One-Free-Bite Rule? Michigan Man Sticks Tongue Out To Tease Pit Bull . . . Pit Bull Bites Tongue Off

175px-Lgive_lashon220px-American_Pit_Bull_Terrier_-_SeatedThere is a tragic case out of Michigan that could present a novel controversy under the “one free bite” rule for dogs. A 33-year-old man tried to “befriend” a pit bull by putting his face up to the dog and sticking his tongue out. The pit bull proceeded to bite off the man’s tongue, or at least a significant part of it.

Police tried to recover the tongue but they believe the dog swallowed it.

Notably, this is reportedly the second bite incident by this particularly pit bull in just four months.

Under the common law, dogs unlike wild animals are not subject to strict liability. As a domesticated animal, dogs are subject to a negligence standard. This led to the evolution of a “one-free-bite” rule where after a bite, the dog was presumed to be vicious and the owner was potentially subject to strict liability for future attacks. The rule is a bit of a misnomer. You do not get a free bite if the dog showed vicious propensities in other ways.

It is often said that Michigan does not have the traditional one-free-bite rule. That is not entirely accurate. Instead it has a statutory and a common law standard. Under the Michigan Dog Bite Statute (MCL § 287.351), the first bite is sufficient for liability if the victim (1) was lawfully on the property and (2) did not provoke the dog. There is also a common law rule that, while said not to be a one-free-bite rule, comes close to the common law rule. It states that the victim only has to prove that the owner of the dog knew (or should have known) that the dog had vicious propensities. That is pretty much the same standard since the one free bite was viewed as giving the owner notice of the vicious propensities of the animal. That notice can be established by other means than an actual bite. Nevertheless, it is true that this common law is superseded by the statutory provision when applicable.

In this case, the dog would fall under any of the rules — statutory or common law. The prior reported incident would be enough to establish notice of the pit bull’s vicious propensities. The man was clearly negligent in his actions. Experts constantly warn people not to pet unknown dogs or stick your face in front of a dog’s face. A high number of dog bites, particularly with children, are on the face. One advantage of moving the case into a strict liability setting is to eliminate comparative negligence as a defense. There remains, however, assumption of the risk and in some jurisdictions comparative fault arguments that can still come into play.

As discussed previously, some towns and cities have banned pit bulls or declared them vicious due to their history and propensities. Many pit bull owners disagree and insist it is not the breed but the owners that produce vicious animals.

Source: CBS

30 thoughts on “One-Free-Bite Rule? Michigan Man Sticks Tongue Out To Tease Pit Bull . . . Pit Bull Bites Tongue Off”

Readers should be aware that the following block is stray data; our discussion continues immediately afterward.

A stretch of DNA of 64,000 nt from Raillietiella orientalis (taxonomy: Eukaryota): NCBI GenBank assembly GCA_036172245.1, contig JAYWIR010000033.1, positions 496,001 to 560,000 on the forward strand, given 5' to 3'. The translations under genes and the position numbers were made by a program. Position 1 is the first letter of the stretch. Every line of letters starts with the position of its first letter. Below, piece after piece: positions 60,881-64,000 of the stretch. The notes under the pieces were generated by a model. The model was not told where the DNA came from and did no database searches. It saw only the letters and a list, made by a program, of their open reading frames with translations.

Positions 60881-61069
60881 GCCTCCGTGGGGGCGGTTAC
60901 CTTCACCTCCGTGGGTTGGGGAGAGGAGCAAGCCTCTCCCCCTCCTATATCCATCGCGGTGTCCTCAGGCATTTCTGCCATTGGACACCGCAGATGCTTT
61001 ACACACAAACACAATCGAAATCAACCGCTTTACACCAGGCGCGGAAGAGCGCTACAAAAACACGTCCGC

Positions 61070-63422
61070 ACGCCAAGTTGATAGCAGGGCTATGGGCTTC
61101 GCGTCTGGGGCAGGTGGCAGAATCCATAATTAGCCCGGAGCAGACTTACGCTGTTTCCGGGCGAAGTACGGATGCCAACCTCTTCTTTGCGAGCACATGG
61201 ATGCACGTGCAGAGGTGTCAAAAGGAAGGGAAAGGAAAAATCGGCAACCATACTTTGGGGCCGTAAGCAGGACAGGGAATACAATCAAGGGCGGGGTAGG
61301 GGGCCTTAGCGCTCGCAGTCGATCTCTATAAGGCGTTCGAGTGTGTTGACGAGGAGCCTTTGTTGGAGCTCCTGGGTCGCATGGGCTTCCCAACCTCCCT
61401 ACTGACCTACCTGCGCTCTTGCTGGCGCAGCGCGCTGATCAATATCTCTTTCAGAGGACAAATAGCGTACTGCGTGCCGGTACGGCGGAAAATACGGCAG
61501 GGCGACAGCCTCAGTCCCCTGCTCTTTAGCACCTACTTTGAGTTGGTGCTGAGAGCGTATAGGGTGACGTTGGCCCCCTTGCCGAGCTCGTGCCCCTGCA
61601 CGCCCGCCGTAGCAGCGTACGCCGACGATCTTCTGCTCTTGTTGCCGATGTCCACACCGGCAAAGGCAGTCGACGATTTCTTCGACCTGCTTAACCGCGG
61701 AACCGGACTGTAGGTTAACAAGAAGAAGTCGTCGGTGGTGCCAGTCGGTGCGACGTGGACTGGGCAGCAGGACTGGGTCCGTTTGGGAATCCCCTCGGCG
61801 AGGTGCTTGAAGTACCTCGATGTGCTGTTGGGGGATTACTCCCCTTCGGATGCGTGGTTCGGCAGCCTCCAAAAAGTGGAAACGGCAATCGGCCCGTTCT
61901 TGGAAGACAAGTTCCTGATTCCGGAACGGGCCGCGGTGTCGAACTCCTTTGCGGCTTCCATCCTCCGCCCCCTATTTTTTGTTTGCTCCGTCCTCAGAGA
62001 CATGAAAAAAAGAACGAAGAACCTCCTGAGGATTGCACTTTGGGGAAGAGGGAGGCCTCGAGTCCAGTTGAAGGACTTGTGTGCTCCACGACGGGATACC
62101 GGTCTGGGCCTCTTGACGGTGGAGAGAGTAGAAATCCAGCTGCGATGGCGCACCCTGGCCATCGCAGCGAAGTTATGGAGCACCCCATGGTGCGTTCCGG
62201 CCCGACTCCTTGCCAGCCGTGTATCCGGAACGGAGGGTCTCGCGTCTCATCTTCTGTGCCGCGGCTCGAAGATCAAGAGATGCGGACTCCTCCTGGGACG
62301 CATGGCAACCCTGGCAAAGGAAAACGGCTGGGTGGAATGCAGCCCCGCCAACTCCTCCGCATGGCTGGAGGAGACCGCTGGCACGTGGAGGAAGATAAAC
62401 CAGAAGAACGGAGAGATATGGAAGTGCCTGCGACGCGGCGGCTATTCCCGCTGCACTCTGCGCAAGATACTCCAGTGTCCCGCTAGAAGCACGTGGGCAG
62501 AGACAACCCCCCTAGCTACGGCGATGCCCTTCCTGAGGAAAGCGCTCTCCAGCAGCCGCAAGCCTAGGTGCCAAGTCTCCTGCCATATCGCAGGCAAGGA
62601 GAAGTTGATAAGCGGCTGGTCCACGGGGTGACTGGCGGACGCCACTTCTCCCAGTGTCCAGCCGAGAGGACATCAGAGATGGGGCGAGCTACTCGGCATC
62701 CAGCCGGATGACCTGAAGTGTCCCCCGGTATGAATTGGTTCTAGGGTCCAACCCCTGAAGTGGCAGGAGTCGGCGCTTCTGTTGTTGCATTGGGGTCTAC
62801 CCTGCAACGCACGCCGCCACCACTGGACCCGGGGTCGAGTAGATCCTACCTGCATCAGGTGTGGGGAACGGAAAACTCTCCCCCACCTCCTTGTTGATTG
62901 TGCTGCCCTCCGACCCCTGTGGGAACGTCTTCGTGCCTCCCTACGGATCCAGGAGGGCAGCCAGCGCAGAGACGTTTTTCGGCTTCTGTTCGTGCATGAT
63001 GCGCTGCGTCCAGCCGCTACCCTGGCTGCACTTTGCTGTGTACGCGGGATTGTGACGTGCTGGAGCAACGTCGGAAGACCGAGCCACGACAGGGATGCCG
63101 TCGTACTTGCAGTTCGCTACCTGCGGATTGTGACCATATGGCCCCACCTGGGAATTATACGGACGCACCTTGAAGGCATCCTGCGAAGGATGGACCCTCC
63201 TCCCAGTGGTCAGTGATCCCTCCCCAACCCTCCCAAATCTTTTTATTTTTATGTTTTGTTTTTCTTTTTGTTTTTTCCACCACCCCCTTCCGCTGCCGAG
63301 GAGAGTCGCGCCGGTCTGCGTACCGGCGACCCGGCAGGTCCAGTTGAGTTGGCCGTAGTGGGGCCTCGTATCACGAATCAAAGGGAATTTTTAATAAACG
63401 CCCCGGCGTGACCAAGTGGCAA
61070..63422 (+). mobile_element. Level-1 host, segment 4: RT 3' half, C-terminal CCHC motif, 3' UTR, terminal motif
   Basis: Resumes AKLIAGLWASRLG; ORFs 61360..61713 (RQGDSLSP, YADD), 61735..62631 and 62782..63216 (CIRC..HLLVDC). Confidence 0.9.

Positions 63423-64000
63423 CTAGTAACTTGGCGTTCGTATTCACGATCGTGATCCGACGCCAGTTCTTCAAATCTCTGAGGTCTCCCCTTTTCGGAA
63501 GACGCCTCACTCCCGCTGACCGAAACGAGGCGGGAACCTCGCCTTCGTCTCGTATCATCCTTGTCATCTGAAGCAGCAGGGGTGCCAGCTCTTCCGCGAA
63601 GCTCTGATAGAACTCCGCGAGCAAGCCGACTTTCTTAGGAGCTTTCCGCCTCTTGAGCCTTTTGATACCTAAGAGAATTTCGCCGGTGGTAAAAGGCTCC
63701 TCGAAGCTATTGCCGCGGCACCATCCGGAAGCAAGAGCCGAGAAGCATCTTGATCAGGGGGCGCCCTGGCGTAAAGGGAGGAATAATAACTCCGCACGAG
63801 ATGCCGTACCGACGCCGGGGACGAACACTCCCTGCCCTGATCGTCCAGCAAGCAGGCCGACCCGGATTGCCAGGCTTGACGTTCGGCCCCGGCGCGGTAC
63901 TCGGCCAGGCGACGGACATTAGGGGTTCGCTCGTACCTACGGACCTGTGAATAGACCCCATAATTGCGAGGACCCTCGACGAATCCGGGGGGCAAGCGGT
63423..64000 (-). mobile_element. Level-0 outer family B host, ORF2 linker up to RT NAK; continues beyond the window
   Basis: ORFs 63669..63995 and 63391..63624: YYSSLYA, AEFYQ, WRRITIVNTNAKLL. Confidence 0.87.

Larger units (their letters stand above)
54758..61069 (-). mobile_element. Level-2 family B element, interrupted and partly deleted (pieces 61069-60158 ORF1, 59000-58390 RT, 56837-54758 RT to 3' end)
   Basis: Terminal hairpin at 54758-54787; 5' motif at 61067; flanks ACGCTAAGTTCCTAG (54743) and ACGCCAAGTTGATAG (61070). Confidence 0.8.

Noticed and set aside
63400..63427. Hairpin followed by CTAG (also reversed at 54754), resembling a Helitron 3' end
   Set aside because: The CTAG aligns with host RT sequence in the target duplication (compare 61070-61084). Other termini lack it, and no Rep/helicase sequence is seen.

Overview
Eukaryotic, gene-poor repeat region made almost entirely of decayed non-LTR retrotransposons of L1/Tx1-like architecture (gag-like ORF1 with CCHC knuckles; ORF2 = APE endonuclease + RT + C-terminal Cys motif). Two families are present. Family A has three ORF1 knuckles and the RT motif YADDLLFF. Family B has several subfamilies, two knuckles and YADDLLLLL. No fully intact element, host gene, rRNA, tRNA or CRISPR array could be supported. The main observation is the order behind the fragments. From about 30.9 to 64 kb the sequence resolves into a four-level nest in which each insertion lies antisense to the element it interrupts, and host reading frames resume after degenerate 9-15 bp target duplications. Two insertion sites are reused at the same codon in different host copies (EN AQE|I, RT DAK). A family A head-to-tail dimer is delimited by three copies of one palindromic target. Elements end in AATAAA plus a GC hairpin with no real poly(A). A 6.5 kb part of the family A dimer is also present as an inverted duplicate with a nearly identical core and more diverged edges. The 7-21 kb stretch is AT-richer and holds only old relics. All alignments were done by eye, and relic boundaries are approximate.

1. AY,

    I’m more concerned with the ASPCA. Especially because of the health hazard. To the dogs. We don’t know where those lyin’ pols mouths have been. But ethical? Is it less ethical to feed a pols face to a dog than it is for a pol to violate their oath of office and the law? I’m not so sure anymore.

  2. Gene:

    This demonstrates the Alligator Casimir Effect. When a human head containing a strong vacuum is placed between the plates of an alligator’s jaws, the jaws are attracted to each other.

  3. Michigan is a strict liability dog-bite state with only one defense available to the dog owner and that is provocation. No one free bite. No vicious propensity.

  4. Gene,

    I’m in agreement….. But don’t you think that PETA would complain if you used a real dog?

  5. It is too bad he did not put another part of his anatomy out so that he could be in the running for this years Darwin award. Such a guy needs to be removed from the gene pool.

  6. He had it coming, but I wonder why they didn’t kill the dog on the spot to retrieve the tongue.

  7. The man is quite frankly an idiot. When dealing with any dog, from a pit bull to a Chihuahua, prudence is a must until the dog becomes familiar with you. Certainly proffering your tongue close to a dog is stupidity if you do not know the dog. Almost all dogs are immediately friendly to me, but on occasion (especially with Chihuahuas) they will react with hostility. One either learns through the years how to deal with animals, or one gets bitten, sometimes in inconvenient places.

  8. Although not named in the report, sources say his last name is, LaBoeuf.

  9. The guy shouldn’t have gargled with steak sauce, Oh well, if you’re going to get a free bite, might as well make it good one.

  10. Can this be an assumption of risk…. Stupid… But, pit bulls are strict liability…..

  11. Aaaaaaaaah, what ever happened to ”Stupid Human Tricks” on David Letterman….? That used to be one of my favorite segments….

  12. Breed specific bans are not the way to go. Be more vigilant with dog owners. Too often dog owners get away with a 2nd or 5th attack that is relatively minor then the dog does real damage or kills someone. Nearly every “dog killing person” story I have read had indicators that the dog was violent on many prior occasions but nothing is done.

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